U.S. Intellectual History Blog

The Death of a Family: Michael Haneke’s Seventh Continent

Austrian filmmaker Michael Haneke makes me sick–and that is not necessarily a criticism. His best-known films, Funny Games (1997 and a searing American remake in 2008), Cache (2005), and White Ribbon (2009), force viewers to squirm for two hours while the perversities of humanity take revenge on our liberal sensibilities. The most notorious example of Haneke’s cinematic style is the American version of Funny Games in which a happy, little, upper-middle class American family is taken hostage in their summer lakeside cottage by two sadistic, upper-middle class teenagers and tortured over the course of a weekend. Pleasant. Haneke said about the film: “Funny Games was always made with American audiences in mind, since its subject is Hollywood’s attitude toward violence.” In short, he asserted: “I’m trying to rape the viewer into independence.” So says Haneke the contemporary provocateur.

Yet, shotgun blasts (a signature scene in Funny Games) do little for me compared to events captured in all their mundane detail in Haneke’s first film, The Seventh Continent. I must confess, this film left me devastated. It took me two weeks to watch it–I found myself so unhappy that I would turn it off–and made me consider Jim Livingston’s and Daniel Rodgers’s books (respectively) on post-industrial America in new ways.
Haneke based his cinematic story on a real-life incident that left Austrian society (momentarily) befuddled. In the mid-1980s, a middle-class Austrian family had been found dead in their suburban home, and even though there was a suicide letter from the father of this family, people involved in the investigation refused to accept that folks similar to them might simply choose to take their lives–including the life of their pre-teen daughter. Among the details of the case, the one that seemed to disturb people the most was something Haneke took particular care to depict in the film (and in the photograph above)–the family had flushed their cash down the toilet before committing suicide. Was this the ultimate expression of alienation in a post-industrial society?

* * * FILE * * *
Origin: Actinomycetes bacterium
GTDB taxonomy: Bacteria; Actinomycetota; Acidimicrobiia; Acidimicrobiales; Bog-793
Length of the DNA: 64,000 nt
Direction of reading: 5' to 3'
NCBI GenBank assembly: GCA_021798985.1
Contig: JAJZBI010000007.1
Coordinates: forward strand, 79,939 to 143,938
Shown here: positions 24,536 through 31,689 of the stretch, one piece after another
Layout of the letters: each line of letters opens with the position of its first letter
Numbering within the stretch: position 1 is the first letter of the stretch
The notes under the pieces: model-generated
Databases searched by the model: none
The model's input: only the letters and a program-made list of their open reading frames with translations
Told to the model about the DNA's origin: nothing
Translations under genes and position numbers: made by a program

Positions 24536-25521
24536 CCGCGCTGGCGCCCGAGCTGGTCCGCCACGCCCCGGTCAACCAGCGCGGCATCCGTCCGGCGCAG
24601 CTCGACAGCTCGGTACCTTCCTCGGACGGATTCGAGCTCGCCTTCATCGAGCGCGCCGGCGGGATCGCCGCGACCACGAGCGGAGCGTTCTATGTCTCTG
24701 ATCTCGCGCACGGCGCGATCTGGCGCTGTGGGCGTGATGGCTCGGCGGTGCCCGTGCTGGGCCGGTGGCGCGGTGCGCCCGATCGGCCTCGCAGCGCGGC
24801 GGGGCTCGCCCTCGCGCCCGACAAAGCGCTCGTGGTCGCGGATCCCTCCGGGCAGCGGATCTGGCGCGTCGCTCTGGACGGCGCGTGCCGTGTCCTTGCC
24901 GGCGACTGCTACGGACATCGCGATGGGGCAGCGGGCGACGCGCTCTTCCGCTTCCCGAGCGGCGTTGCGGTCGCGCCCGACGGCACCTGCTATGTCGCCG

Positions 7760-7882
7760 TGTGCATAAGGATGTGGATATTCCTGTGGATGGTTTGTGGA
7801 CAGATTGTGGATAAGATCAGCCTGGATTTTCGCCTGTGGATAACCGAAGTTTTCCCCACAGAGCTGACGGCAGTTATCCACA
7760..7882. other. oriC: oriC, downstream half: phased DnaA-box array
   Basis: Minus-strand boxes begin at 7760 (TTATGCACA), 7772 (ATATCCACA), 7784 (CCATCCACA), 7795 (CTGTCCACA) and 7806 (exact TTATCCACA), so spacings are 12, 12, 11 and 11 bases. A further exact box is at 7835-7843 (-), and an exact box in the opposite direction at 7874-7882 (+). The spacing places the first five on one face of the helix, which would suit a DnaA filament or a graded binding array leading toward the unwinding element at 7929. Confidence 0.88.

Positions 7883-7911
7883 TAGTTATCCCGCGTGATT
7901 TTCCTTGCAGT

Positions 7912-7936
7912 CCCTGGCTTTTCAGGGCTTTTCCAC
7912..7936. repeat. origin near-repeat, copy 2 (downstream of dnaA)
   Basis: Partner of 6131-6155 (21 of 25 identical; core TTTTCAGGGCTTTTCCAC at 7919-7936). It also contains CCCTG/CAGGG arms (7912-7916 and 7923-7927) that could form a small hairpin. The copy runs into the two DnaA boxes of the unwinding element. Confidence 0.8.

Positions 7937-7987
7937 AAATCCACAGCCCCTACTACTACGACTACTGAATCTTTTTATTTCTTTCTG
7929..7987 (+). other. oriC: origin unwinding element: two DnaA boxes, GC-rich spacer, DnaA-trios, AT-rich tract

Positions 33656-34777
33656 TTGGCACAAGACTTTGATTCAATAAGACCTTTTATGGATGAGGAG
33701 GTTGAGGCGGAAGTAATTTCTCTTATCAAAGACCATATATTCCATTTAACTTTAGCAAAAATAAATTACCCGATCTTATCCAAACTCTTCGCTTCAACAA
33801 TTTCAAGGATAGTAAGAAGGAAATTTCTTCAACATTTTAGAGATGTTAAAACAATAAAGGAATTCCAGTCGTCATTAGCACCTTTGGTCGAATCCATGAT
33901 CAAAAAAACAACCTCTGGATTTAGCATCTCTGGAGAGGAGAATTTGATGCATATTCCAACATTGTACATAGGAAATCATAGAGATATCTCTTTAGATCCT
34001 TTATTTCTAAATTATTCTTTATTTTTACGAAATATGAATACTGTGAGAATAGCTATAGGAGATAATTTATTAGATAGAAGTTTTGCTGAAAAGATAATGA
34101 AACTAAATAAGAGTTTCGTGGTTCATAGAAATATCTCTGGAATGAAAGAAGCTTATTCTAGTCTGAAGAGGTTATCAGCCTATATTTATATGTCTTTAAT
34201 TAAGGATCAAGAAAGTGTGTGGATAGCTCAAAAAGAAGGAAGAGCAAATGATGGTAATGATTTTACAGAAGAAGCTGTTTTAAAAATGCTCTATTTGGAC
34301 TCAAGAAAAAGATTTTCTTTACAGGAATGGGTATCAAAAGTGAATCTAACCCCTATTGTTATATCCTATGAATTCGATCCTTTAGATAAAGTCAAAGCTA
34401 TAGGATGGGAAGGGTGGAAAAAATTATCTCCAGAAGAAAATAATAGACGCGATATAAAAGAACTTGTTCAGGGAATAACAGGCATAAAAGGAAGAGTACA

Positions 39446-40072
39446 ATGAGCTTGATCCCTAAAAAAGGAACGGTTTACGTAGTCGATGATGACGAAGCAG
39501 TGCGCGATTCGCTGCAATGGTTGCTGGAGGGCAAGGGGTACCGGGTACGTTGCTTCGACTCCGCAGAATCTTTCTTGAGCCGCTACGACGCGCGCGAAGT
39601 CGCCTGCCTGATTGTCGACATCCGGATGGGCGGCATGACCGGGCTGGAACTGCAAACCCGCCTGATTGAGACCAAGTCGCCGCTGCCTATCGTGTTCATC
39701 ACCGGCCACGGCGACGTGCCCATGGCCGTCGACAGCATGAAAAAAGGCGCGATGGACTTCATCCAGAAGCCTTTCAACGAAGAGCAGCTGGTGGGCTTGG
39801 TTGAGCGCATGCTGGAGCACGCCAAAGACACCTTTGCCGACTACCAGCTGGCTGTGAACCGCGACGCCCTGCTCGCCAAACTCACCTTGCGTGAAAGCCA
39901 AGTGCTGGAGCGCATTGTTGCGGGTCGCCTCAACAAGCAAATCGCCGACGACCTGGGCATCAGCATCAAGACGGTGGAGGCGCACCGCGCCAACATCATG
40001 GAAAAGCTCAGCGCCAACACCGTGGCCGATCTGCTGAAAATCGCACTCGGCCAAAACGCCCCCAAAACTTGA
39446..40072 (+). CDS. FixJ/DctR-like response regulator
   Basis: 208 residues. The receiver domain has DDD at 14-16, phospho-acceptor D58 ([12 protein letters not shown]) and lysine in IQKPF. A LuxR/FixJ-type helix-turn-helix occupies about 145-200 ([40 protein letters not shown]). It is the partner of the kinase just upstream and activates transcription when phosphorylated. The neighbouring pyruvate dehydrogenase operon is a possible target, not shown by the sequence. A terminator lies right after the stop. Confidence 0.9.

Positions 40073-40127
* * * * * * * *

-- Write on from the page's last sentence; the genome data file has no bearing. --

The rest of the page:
I found Haneke’s film so effective because it is so quiet and normal–right up to the last fifteen minutes, of course. The film begins with the family sitting in their car as it goes through an automated carwash. You can’t see the faces of the people and no one speaks. The next scene is everyone waking–starting a routine familiar to us all, but one that takes on a sense of foreboding because we know how the story will ultimately end–this family will wake one morning and that day they will die. There have been other films that deal with the alienation from a society enthralled by consumerism or the modern state. But this film does not dwell on an unusual situation, decision, or confrontation. As Adam Bingham observes at Kinoeye:

Haneke creates an entirely original narrative syntax to convey directly the experiences of his characters’ as their souls are ground down in the crushing vacuum of modern existence. And also to allow the viewer the space to make their own connections and to draw their own inferences and conclusions as to what the film means and, more crucially, how relevant it is. Shocking in both form and content, this is a film about utter despair born from the everyday, the mundane.
Critic Michael Wilmington found it “a calm chronicle of hell.”